Nimrod103 wrote:Margaret Thatcher was a strong supporter of the Single Market in its complete form to include services (AIUI not implemented in the EU) but finally baulked at the cost in terms of submitting to Maastricht and Lisbon. Which is of course why she was defenestrated by the Tory grandees.

Lisbon was such a long time after Thatcher was removed that it cannot be part of causality. The main thing in the tory party is normally winning elections (unsurprisingly). She was deposed because they thought she would lose and to be fair to Major he won in 1992.


It is true that Mrs Thatcher's popularity had waned, mainly perhaps because she had outlived all but one of her early ministers, so did not give the impression of leading a united Govt any more. The coup de grace was given by her longest surviving minister Geoffrey Howe (to quote Wikipedia):
On 1 November 1990, Geoffrey Howe, the last remaining member of Thatcher's original 1979 cabinet, resigned from his position as Deputy Prime Minister over her refusal to agree to a timetable for Britain to join the European Exchange Rate Mechanism
Subsequent events showed that on this, like so much else, she had been right and the establishment, party grandees and civil servants were wrong, very wrong.
After the Delors and Bruges speeches, it is inconceivable that Mrs Thatcher would have signed Maastricht if she had still been PM. But her successor and all the other Tory grandees supported Maastricht and ERM with gusto, and that was the fateful mistake.



For once we agree!

Thatcher had come to realise the direction the EU was taking and certainly wouldn’t have supported Maastricht. That said I don’t think the Federalist threat is as strong now as it was back then, partly because the EU now has more members, many of whom are opposed to a US of Europe.

I also don’t believe she’d be daft enough to take us out of the single market and she wouldn’t have suffered fools like Boris and his bizarre deregulation fantasies.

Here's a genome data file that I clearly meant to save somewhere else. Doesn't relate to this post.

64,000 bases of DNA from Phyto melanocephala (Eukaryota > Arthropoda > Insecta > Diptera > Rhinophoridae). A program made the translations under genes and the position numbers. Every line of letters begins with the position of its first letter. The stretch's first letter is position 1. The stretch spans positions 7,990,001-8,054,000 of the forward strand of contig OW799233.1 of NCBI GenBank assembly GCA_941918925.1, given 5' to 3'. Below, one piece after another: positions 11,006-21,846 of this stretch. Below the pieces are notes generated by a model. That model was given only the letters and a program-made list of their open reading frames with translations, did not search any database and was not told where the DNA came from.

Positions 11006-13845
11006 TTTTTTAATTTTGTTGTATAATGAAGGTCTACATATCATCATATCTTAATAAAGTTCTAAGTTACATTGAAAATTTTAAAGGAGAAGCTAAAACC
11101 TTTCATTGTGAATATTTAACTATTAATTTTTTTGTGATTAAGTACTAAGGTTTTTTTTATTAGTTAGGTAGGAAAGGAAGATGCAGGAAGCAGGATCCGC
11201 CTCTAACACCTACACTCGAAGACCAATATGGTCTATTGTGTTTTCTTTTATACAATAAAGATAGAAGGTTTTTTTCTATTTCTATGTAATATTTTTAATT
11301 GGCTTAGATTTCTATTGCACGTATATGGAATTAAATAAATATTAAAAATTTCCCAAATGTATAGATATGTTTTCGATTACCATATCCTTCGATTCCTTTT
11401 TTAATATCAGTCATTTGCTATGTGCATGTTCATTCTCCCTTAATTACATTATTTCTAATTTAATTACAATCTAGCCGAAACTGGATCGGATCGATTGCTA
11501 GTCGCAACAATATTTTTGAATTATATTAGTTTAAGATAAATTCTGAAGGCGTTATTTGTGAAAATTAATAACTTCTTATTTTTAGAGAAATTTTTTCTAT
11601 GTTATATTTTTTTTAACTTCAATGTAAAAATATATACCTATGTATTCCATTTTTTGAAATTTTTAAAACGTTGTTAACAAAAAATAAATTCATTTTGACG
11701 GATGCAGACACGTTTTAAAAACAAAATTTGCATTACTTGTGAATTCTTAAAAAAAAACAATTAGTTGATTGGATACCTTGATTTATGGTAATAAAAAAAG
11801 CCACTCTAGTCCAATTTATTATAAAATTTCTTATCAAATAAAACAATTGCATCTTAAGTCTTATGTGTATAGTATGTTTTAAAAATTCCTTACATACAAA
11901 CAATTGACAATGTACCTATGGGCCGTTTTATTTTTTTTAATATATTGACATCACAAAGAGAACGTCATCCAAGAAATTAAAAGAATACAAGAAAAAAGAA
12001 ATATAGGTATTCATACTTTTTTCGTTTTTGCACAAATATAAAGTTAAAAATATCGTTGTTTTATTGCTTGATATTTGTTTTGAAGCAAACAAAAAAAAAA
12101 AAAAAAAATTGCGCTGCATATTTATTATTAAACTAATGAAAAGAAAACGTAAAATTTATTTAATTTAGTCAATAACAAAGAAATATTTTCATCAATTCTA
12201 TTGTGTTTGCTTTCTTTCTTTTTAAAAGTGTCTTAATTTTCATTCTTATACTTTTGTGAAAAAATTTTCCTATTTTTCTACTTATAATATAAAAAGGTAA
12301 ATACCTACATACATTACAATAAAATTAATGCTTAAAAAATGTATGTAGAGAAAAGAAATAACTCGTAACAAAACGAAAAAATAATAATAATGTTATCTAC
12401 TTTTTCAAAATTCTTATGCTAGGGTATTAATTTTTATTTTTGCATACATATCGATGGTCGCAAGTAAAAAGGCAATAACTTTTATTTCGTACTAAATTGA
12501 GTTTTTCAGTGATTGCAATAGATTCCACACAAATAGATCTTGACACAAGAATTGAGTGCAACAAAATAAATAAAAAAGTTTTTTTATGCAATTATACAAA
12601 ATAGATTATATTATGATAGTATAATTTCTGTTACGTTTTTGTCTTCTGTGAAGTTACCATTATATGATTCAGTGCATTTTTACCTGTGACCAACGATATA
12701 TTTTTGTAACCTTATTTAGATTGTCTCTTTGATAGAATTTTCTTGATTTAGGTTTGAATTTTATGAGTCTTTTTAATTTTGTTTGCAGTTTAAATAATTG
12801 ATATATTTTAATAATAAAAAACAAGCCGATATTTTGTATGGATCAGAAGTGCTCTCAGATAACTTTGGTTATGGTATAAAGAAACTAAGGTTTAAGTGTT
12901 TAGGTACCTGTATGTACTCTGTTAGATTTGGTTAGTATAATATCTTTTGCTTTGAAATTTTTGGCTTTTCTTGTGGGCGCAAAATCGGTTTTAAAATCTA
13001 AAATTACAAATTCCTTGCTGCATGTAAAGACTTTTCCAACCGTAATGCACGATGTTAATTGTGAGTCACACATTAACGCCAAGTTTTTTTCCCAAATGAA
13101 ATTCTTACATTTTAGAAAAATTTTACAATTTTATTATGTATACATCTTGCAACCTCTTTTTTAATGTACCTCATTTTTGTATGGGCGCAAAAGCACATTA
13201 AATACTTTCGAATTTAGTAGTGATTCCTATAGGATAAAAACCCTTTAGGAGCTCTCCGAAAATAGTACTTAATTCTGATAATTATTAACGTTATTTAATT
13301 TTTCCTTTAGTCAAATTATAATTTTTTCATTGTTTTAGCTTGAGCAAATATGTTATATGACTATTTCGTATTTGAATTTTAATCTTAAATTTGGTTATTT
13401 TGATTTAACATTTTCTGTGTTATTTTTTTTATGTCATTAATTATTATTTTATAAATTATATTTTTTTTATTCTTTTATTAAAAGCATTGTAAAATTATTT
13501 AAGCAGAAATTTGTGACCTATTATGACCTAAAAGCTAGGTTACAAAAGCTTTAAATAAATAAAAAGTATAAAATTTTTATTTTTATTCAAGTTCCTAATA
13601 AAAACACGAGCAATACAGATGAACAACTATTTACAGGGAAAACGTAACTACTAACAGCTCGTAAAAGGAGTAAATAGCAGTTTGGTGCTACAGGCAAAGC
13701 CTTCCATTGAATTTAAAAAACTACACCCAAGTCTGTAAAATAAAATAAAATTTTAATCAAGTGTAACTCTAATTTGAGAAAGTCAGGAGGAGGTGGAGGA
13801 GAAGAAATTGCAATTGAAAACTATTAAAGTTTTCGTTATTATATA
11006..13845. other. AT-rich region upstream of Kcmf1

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Re: Hard vs Soft Brexit?

#117940

Postby Nimrod103 » February 13th, 2018, 6:15 pm

Sundance13 wrote:Thatcher had come to realise the direction the EU was taking and certainly wouldn’t have supported Maastricht. That said I don’t think the Federalist threat is as strong now as it was back then, partly because the EU now has more members, many of whom are opposed to a US of Europe.


My view has been and remains that the federalist threat is the biggest issue of all. The organs of the EU are specifically designed to give rise to a unelected dictatorship of technocrats, outside of normal democratic control. The European Parliament is very large, riven by faction and nationality, well remunerated and toothless. Post Brexit I am sure we will see a further consolidation of the Franco-German axis, running things very much to their own advantage, while the outlying and smaller countries are dependent on EU handouts, and on the stability to their economies which being assoiated with Germany brings. Those countries will probably not rock the boat, and any dash for self determination will be squashed.

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Re: Hard vs Soft Brexit?

#119563

Postby ursaminortaur » February 21st, 2018, 11:24 pm

Nimrod103 wrote: